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Tuesday, May 1, 2012

A Confession

So I have a bit of a confession to make. I don't confess my crap enough because, Ted will tell you, I really like being right. I like my opinions to be heard and I like thinking that they are right. (And that others think they are right too. Thanks for appeasing me dearest of friends as I know you have oh so often).  Even my most humble of moments aren't that humble. My intention here wasn't to confess about my lack of humility, although, hey, if I can rack up two confessions in one day, well, I may be good for the whole year. Hell yes.

My intention here is to say this: I thought I knew it all about Fair Trade USA and I was wrong.

Maybe it's Paul Rice's suave personality. Maybe it's his compelling anecdotes. Or his 15 years of hands on experience with farmers in Nicaragua. He's also a pretty smart businessman and not to mention, a good dresser. (it's true. Check out the video of him above.)

But I don't think that's it.

It's his point--that until now, fair trade been too exclusive. It has primarily been a tool, not for the poorest of the poor, but for farmers who are part of cooperatives. To be part of a cooperative you first must own land. If you own land, you aren't the poorest of the poor. So, unbeknownst to me, fair trade hasn't really served those who need it most- those living on a dollar a day. In fact, fair trade has excluded those folks. It's been for cooperatives only. What about people who don't own land? What about people, for whatever reason, don't want to join cooperatives?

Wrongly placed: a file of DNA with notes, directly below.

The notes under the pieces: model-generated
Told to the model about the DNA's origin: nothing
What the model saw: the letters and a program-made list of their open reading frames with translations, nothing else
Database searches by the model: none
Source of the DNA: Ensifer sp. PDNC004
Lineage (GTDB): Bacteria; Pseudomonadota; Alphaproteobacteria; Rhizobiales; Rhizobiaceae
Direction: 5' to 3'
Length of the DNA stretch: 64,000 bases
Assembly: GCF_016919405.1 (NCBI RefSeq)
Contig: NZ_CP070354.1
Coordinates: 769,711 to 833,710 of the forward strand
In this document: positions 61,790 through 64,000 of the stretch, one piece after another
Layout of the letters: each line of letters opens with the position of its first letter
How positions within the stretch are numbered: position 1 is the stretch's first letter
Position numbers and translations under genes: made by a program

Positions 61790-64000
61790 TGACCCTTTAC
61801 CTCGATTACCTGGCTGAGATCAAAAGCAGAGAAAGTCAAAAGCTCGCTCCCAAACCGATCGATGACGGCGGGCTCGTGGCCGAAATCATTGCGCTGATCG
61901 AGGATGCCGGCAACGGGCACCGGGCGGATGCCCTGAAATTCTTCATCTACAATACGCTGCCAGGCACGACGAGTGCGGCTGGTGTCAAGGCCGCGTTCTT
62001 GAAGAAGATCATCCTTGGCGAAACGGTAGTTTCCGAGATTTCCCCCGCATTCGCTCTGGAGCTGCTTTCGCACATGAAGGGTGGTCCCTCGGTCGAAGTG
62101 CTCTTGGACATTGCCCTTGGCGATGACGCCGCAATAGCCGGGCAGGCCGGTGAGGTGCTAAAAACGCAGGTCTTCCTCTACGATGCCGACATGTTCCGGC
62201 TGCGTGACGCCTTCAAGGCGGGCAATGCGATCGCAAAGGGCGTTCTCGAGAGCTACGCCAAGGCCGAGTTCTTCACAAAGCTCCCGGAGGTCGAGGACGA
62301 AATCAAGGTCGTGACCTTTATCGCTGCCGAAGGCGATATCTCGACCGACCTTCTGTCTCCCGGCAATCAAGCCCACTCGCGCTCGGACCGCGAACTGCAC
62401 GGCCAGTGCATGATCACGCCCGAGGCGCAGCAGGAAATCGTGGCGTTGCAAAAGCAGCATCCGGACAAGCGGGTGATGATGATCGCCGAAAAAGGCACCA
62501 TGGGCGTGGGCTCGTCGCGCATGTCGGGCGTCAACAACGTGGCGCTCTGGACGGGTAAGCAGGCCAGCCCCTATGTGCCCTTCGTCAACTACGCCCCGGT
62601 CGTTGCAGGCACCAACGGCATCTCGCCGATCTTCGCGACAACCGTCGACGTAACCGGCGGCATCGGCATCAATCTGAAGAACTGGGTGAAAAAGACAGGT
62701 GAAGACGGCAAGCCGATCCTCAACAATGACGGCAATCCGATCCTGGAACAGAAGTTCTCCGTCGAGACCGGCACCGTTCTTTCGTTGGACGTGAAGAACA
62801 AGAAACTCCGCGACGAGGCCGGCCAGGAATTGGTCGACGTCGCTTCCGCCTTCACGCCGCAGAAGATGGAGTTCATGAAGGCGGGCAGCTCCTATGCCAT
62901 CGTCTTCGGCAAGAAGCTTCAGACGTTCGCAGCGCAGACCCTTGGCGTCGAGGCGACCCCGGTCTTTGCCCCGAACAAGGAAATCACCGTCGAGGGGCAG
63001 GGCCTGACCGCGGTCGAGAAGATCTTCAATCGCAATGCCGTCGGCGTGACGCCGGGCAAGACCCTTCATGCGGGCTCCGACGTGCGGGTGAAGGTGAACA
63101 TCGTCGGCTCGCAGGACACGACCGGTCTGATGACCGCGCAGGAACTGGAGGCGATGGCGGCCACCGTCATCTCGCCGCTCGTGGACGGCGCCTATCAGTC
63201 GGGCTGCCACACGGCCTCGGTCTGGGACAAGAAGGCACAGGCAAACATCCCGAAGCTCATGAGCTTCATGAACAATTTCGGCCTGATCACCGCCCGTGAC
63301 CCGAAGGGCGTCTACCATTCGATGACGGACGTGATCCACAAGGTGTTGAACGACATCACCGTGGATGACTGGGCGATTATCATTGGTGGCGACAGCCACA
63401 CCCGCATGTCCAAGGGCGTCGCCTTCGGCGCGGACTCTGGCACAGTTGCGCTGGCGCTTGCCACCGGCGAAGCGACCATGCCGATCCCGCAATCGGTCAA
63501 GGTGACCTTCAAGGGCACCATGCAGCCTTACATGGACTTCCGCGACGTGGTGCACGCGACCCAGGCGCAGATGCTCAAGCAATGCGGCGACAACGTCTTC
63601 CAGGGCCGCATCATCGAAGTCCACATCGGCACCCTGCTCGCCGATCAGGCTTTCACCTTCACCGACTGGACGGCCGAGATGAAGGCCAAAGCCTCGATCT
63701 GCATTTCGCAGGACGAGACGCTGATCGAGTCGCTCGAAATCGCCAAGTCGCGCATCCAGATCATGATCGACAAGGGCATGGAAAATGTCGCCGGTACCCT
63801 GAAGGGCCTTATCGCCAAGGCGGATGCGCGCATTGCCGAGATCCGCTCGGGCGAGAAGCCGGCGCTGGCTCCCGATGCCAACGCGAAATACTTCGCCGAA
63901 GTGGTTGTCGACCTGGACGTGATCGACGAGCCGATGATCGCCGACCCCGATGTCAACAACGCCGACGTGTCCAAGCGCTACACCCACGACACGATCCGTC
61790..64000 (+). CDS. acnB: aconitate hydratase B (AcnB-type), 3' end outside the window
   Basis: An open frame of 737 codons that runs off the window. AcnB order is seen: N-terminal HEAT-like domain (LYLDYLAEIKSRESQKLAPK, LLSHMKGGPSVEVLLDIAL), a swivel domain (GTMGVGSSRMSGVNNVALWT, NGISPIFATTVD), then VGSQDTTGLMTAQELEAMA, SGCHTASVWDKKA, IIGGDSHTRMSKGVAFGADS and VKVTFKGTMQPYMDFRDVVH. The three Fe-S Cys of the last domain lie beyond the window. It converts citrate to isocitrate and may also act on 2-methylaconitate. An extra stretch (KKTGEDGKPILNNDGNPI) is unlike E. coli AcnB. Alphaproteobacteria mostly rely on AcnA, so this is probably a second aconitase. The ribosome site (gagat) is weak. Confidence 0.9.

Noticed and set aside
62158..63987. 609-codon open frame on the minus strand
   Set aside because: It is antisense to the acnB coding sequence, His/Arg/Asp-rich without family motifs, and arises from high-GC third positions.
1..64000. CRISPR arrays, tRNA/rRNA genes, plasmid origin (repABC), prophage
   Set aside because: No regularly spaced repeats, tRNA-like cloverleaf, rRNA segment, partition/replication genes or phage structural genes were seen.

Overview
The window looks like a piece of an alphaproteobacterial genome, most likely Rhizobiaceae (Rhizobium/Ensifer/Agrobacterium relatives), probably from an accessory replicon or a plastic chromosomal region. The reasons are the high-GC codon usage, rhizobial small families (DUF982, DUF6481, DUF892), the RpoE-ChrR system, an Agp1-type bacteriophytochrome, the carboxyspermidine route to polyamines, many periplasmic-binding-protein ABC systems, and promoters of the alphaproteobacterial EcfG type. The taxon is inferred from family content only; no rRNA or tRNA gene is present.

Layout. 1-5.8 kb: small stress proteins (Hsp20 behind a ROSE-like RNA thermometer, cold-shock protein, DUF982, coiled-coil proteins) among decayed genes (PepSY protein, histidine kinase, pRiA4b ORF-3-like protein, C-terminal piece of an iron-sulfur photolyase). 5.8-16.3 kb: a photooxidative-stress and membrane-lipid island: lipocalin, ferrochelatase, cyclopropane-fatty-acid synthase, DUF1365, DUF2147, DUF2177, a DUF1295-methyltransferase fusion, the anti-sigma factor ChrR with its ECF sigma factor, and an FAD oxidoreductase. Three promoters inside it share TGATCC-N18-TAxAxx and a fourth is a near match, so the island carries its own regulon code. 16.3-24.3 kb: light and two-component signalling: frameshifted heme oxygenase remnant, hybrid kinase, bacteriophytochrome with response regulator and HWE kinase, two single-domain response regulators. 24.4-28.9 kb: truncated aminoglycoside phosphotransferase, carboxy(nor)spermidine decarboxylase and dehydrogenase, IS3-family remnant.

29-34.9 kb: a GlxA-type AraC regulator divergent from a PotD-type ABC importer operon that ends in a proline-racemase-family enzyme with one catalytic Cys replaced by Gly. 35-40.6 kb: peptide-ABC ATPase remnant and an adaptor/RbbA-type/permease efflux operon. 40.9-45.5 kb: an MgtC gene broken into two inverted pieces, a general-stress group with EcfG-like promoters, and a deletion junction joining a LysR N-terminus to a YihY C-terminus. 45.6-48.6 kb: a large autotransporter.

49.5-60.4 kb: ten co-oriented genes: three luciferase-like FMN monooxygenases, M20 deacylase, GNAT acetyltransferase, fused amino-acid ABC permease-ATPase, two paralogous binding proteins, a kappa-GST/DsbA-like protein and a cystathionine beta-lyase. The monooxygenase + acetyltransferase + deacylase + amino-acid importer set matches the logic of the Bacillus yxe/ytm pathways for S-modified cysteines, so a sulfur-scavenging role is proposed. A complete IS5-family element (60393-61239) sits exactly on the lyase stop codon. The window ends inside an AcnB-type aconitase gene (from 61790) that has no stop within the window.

I've had this naive image in my mind of a coffee picker in Guatemala who lives in bonded labor, picking coffee beans for pennies a day. Then one day, the plantation he works on gets fair trade certified. And all of a sudden he's making a livable wage. He's no longer a slave. He can send his children to school, put food on the table. Fair trade has revolutionized his world. That's not really happening. Under FLO's model, farmers must first own land. These land owner then must be organized in cooperatives. They must have governance and leadership. And then they can get the fair trade certification. That's a lot of steps to meet before getting paid a fair wage! 

 And it's for these reasons that Fair Trade USA left FLO and decided to be more inclusive of all laborers.

It just clicked for me during our interview. He's got a good point. And they've got a good plan. Read more about it on their website:

So am I anti FLO's model with cooperatives? NO WAY. Am I pro Fair Trade USA?  I think so. I think I am. Both models have a place in this movement. It's uncertain if certifying plantations is a great thing to do, but it's worth a shot. 

My interview with Paul Rice comes out tomorrow on Just Means and 3BL Media. I'll post the link to it on here late. It's really raunchy, in a social justice debate kind of way. It will give you a lot to chew on for sure.

In the meantime, say a prayer for me. I'm putting together a plan for research on the impact of fair trade on the lives of Palestinian olive farmers and I basically don't know what the hell I'm doing. And I'm trying to learn some Arabic. And we leave in 3 weeks. And it's finals for Ted and new classes for me. OMG.
Such beautiful first world problems these are....

Lots of Love.